Aimer released two albums on 10th April, Sun Dance and Penny Rain. The second interview focuses on the album with the theme of Rain, Penny Rain. This is the first of four parts in this interview.

You can check out Aimer Sun Dance Interview here!

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The roots are based in reason.

The basis of Sun Dance was ONE. One the other hand Penny Rain would be…?

It’s Ref:rain. After ONE, I wanted to do more up-tempo songs but I haven’t found the image of the Sun at that time. After that I received an offer to do a Rain theme ballad, so I thought that if we had Sun to be a dance ballad album, it would balance well. That’s how Sun and Rain came to be.

Ever since your debut you made sure it was important to express “contradiction” and “antithesis”. It was manifested in your best albums blanc and noir as “White and Black” and you’ve kept it consistent as your concept when making songs.

The roots are very based in reason (laughs). When it comes to music, there is no resistance when it comes to challenging as a singer but, as an artiste, I’d like to think out as to which path would be the best way to walk.

Even your Singles are very conceptual. For Ref:rain/Mabayui Bakari, all the songs were based off Rain.

Even for my Singles, I want to have a story in them.

For your first album and 2nd album, Sleepless Nights, and Midnight Sun you sang about songs of the night, and in your 3rd album, DAWN, you faced towards dawn and the 4th album, daydream, feels like a bookend to a story.

In another sense, it feels like a natural progression, and on top of that a story was built. Conceptual creation is something I can brag about. Therefore even now with the concept of Sun and Rain, I’m super excited to be able to plan the creation of these two albums, and I made sure to keep the importance of the story.

The contrast with Sun Dance is huge from the start

When listening to Penny Rain immediately after Sun Dance, you can tell how huge the contrast between them are.

That right (laughs). For Penny Rain, pluie was a name that was also taken from the winter tour soleil et pluie. It is an instrumental overture track that I used as the first song, and was made by Yuki Kajiura as well.

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pluie too, feels like a something is beginning, similar to soleil from Sun Dance. The direction however…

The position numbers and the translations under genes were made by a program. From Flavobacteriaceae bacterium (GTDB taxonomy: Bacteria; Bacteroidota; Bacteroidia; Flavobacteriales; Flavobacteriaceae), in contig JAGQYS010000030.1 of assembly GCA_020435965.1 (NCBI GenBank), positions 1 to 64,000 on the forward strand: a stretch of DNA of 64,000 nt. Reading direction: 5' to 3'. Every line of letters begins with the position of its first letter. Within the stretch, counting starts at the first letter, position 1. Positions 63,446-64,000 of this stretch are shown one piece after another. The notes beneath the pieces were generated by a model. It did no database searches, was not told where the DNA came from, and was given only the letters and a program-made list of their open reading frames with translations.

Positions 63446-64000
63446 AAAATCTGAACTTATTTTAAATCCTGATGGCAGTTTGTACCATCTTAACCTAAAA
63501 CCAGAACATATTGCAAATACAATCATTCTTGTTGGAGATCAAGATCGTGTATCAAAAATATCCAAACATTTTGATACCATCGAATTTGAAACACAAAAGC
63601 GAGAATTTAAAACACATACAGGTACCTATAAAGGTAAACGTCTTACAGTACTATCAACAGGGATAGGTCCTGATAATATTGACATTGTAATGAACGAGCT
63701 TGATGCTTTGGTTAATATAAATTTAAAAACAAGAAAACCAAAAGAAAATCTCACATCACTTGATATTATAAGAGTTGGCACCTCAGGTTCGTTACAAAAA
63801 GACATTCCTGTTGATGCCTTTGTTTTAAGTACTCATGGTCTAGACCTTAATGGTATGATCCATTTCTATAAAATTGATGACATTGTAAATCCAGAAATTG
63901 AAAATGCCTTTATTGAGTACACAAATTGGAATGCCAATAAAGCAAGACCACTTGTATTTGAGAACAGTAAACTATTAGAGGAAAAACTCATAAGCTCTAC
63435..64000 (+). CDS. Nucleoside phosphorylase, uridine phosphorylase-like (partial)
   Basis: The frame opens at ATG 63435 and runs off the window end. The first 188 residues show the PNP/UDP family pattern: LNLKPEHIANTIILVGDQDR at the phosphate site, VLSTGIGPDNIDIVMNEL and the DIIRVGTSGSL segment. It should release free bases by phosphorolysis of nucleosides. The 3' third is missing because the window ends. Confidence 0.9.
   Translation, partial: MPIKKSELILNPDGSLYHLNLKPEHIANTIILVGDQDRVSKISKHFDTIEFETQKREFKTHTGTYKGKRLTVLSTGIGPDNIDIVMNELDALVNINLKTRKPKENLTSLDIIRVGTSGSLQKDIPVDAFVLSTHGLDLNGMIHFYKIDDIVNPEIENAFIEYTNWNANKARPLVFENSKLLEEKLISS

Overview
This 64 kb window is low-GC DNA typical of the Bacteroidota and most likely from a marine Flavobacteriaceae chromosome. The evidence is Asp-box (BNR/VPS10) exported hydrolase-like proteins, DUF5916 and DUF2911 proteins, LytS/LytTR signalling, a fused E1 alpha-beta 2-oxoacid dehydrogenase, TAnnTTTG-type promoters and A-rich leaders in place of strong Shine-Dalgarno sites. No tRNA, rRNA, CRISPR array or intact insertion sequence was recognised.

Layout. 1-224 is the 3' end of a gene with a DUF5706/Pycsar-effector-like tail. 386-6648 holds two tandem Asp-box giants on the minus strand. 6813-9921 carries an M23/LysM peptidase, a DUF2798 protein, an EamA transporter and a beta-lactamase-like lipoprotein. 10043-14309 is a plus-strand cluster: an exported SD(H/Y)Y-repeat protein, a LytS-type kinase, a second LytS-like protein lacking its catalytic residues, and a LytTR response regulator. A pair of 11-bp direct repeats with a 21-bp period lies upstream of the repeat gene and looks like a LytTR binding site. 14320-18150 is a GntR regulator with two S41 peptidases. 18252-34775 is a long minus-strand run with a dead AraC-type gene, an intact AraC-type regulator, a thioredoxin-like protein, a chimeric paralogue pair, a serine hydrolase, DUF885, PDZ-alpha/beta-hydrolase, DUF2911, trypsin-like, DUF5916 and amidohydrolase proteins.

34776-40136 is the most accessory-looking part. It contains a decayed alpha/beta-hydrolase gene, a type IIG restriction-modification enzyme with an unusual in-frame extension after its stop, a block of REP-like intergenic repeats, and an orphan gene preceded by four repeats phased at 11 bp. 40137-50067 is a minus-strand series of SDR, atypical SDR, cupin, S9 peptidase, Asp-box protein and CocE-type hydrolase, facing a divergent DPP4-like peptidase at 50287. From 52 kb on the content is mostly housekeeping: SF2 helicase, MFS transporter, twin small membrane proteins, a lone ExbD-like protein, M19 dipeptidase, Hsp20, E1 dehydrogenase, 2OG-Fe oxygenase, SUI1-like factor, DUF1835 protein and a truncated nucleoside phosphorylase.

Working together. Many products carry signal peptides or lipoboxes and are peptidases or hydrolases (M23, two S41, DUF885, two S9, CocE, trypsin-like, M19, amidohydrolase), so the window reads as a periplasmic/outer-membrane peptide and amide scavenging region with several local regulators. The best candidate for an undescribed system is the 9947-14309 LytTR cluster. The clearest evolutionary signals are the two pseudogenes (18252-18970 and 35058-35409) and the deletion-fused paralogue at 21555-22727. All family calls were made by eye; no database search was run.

pluie is the exact opposite in that, you’re not sure what’s going but you feel that something not right is going to begin. And immediately after that I beg you starts playing.  Yes, I feel that even from the beginning, the contrast with the beginning of Sun Dance is huge. I felt that was amazing.

Since I beg you was also made by Kajiura, it shares similarity with Sun Dance and Momota being that the transition from the first to the second song are made by the same person. Even so, it’s pretty intense to have I beg you as the first song.

I felt that if I had to add I beg you to this album, it can only be at this place. As Kajiura said, the lyrics for the song is very mundane. It’s just penning down emotions anyone has. In doing so you begin the album with lyrics such as “asking for pity” and that makes it very impactful but, it feels like a very universal phrase. It’s an example Kajiura has mentioned but, maybe you have someone you love. But you’re not meant to be with them. You’d feel that “even if they can’t love me back, at least let me be by your side.” Something along that train of thought.

I can understand how you feel.

Having lyrics where each individual word holds so much weight, it smells very middle-eastern, and yet with a music that’s very danceable to, with that as your first impression it makes you feel that “the world is dreadful.” For me, as I have said before, to express myself to my best in an unexpected melody line makes it worth singing the song. That’s why I wanted everyone to hear I beg you first.


Source: Natalie